The ability to frame questions that make students think both at the time of instruction as well assessment is the essence of a good teacher. A good question, when correctly framed, can help a teacher understand the thought processes of students and how well a child has internalized a concept or mastered a skill.
Questions are central to any good assessment and the quality of the questions determines the quality of the insights that one can derive based on the data on those questions. A good question aims to challenge and stimulate a child’s thinking in order to apply it to the concepts that have been learned.
Here is an example of a question on the different phases of moon- ‘What is the name of the phase of the Moon during which it appears completely round?’
versus ‘Why do we see different phases of the Moon?’
Both of the questions posed are related to the concept of ‘phases of the Moon’. The main difference is that the first question simply aims to check if the student ‘knows’ the names of the phases of the Moon or not whereas the second one aims to check whether s/he ‘understands’ the reason behind seeing the different phases of the Moon.
While there is nothing incorrect about the first question, what it does is that it only checks the student’s ability to recall a name correctly. On the other hand, the second question has the ability to influence the way students learn. Even if the student doesn’t know the answer, it may encourage the student to think and in turn trigger a series of thoughts that can help students form a hypothesis around the phenomenon of different phases of the Moon.
Here’s an example to differentiate between machine learning and real learning through good questions.
Both of the questions are related to the concept of ‘angles’. The first question aims at testing if the student knows what ‘obtuse angle’ means and if they are able to identify the obtuse angle whereas the second question aims at testing the student’s understanding of the concept of ‘angles’ and if they are able to identify the angle of the greatest degree measure.
Another subtle difference is in the way the options are arranged in the two questions. In the first question, all of the angles have a base that are horizontal whereas in the second question, the angles are arranged in diverse orientations and arm lengths.
While one can memorise what obtuse angle is, students who can match the term ‘obtuse angle’ to the correct ‘image’, can answer the question even if they don’t understand what ‘obtuse’ means or what ‘angle’ means.
However, the second question can be answered only if the students understand what angle means. Data on the second question reveals that many students don’t understand what angle means and have misconceptions, for example the longer the arms of an angle, greater is its measure. Only a good question like the second question can distinguish if students have really grasped the concept or have rote learnt it.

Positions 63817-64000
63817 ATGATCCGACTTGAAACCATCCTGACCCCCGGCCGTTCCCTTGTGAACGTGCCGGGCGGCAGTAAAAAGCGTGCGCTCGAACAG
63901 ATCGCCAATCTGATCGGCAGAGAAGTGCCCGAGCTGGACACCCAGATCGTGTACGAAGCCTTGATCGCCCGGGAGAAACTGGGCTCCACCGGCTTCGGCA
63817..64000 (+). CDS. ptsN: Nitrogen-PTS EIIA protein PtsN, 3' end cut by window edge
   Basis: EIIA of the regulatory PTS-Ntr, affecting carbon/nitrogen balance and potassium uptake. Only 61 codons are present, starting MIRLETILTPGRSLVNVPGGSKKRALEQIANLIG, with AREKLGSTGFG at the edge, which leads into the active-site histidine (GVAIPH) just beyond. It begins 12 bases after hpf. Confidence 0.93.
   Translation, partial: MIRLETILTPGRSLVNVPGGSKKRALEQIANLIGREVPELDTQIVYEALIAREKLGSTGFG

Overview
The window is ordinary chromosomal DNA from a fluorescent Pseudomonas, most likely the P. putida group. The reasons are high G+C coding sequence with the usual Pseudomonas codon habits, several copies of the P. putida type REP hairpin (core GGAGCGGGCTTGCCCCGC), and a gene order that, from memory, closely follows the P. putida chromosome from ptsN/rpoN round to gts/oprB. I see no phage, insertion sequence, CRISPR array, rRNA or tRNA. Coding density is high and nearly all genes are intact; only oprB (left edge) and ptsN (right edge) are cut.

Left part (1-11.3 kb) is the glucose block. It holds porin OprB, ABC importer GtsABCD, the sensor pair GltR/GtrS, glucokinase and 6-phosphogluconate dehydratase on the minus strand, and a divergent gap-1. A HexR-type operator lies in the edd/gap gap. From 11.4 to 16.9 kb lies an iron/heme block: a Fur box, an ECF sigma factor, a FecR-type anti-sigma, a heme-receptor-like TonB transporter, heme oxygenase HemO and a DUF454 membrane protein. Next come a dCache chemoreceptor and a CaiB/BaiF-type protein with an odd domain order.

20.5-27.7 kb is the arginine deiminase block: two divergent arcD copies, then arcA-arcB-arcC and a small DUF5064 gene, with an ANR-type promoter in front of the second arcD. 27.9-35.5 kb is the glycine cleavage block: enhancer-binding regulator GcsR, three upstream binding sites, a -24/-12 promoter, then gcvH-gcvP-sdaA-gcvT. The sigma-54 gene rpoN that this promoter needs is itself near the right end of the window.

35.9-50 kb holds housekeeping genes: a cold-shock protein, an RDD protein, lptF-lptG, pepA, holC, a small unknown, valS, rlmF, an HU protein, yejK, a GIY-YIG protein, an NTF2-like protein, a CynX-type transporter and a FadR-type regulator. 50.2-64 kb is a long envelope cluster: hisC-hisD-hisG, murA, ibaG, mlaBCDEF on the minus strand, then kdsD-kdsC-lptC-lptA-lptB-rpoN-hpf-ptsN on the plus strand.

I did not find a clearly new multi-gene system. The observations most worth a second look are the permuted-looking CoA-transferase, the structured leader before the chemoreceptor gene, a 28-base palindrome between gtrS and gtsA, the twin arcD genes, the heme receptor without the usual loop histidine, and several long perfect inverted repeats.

Now, let’s explore the power of capturing misconceptions and common errors with good questions. Below is an example of a diagrammatic representation of a process within the human body
In which of these regions/organs could the process be occurring?
A. only in 1
B. only in 2
C. only in 2 and 3
D. in all – 1, 2 and 3
The above multiple-choice question was attempted by 22,131 students, out of which 21 per cent selected option D and 38 per cent selected option A. While 29 per cent chose option B.
This response pattern indicates that the students have a misconception that gaseous exchange occurs only in specific organs of the human body, while the fact is that it occurs in all parts of the body. If thoughtfully designed, the wrong options can help in capturing specific misconceptions or alternate conceptions, or common wrong answers.
How to monitor student learning with good questions? Below is an example of a question on a broken ruler to measure the length of his eraser.
What is the length of the eraser?
A. 3 cm
B. 4 cm
C. 7 cm
D. The length cannot be measured by a broken ruler
The question is framed to gauge if students understand how to measure the length and use it in the given. The distractors are designed to capture if instead they have learned it mechanically and have wrong notions such as “if the object is not starting at zero or if the ruler is broken, the length cannot be measured, the length of an object can be found out by counting the markings on the scale, etc.
Through this question, it was observed that around 15 per cent of the private school students from Grade 5 selected option D, which indicates that they think we cannot measure the length with a broken ruler. Further, 37 per cent of students selected option B, indicating that instead of measuring the length as 3 cm, that is, the distance between the markings 4-5, 5-6, 6-7, they seem to be counting individual markings 4-5-6-7 to arrive at the answer 4 cm.
Assessing student learning through the right set of questions is of paramount importance. Good questions, if crafted through a scientific approach, can help to understand if students have learned with understanding or are mechanically learning.
Many times, an unfamiliar yet simple question can reveal a great deal about how students are learning and can also give insights about the different pedagogical approaches that can be adopted to ensure they learn effectively.
Furthermore, good questions help to stimulate the thinking process and introduce them to a unique way to assess their own comprehension of key concepts. Framing good questions is an art as well as science which if practiced well can be highly effective in eventually improving student learning outcomes.
— The author is Nishchal Shukla, VP, Pedagogical Research, Educational Initiatives